Aakjaer, Jeppe(yĕp`ə ôk`yâr), 1866–1930, Danish poet and novelist. He wrote mostly of his native Jutland, and his concern for the poor is reflected in such novels as The Peasant's Son (1899) and Children of Wrath (1904). Aakjaer's finest work is his poetry; Songs of the Rye (1906) and Heimdal's Wanderings (1924) reveal his lyric gift.
Born Sept. 10, 1866, in Aakjaer, near Skive; died Apr. 22, 1930, in Eule, near Skive. Danish writer.
The son of a peasant, Aakjaer entered the University of Copenhagen in 1895. His first novel was The Farmer’s Son (1899). A later novel, The Children of Wrath (1904), presents a realistic picture of the hard life of Jutland farm workers. In the novel The Joy of Work (1914) and the book Saga of My Native Land (1921, Aakjaer shows a tendency to idealize the patriarchal way of life in the Danish countryside.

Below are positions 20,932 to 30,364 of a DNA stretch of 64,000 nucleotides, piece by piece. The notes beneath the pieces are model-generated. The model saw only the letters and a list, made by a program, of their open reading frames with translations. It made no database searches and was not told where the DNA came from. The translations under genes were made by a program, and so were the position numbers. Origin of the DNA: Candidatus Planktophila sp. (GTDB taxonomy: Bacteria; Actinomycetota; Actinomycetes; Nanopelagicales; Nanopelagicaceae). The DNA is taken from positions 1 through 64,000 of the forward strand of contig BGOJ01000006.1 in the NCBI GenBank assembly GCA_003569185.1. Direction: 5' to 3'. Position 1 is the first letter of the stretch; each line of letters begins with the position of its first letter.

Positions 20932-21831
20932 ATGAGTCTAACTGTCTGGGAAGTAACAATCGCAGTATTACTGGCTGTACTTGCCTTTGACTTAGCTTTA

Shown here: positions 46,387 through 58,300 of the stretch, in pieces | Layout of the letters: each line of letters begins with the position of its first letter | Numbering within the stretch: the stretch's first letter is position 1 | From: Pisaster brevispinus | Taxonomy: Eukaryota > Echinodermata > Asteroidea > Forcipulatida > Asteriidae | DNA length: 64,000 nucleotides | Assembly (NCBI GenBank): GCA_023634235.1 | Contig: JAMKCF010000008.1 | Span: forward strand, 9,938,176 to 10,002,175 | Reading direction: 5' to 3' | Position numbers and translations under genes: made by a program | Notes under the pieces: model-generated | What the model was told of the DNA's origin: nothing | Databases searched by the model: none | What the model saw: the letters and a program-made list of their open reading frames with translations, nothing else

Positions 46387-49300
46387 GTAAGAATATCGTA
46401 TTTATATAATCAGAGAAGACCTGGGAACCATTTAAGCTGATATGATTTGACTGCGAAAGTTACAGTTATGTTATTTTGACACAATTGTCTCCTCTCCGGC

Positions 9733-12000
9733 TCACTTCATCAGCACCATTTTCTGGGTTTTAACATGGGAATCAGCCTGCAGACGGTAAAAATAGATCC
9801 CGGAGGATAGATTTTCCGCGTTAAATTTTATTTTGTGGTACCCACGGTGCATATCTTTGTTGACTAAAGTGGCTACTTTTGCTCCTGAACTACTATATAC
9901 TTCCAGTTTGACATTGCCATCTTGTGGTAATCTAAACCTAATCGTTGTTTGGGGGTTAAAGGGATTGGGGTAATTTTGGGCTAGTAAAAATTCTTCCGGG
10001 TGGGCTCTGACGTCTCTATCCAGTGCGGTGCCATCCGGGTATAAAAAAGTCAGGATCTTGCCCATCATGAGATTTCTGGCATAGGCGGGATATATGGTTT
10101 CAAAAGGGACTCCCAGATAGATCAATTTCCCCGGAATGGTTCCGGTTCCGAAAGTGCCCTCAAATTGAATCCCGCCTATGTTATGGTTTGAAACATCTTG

Aakjaer’s best poems are marked by a profound lyricism and sympathy with the people, as can be seen in his collections Open Fields (1905), Songs of the Rye (1906), Chernozem and Ore (1909), That Summer and That Field (1910), and Under the Evening Star (1927). Many of his poems have been set to music and have become folk songs. Aakjaer described his life in his memoirs (books 1–4, 1928–34).
WORKSSkrifter, vols. 1–10. Copenhagen, 1912–13.
Samlede digte, 2nd ed., vols. 1–3. Copenhagen, 1947.
REFERENCESKristensen, S. M. Datskaia literatura: 1918–1952. Moscow, 1963.
Nørgård, F. J. Aaakjaer og naturfredning. Copenhagen, 1942.
Bomholt, J. “Jeppe Aakjaer 100 år.” Aktuelt, Sept. 10, 1966.
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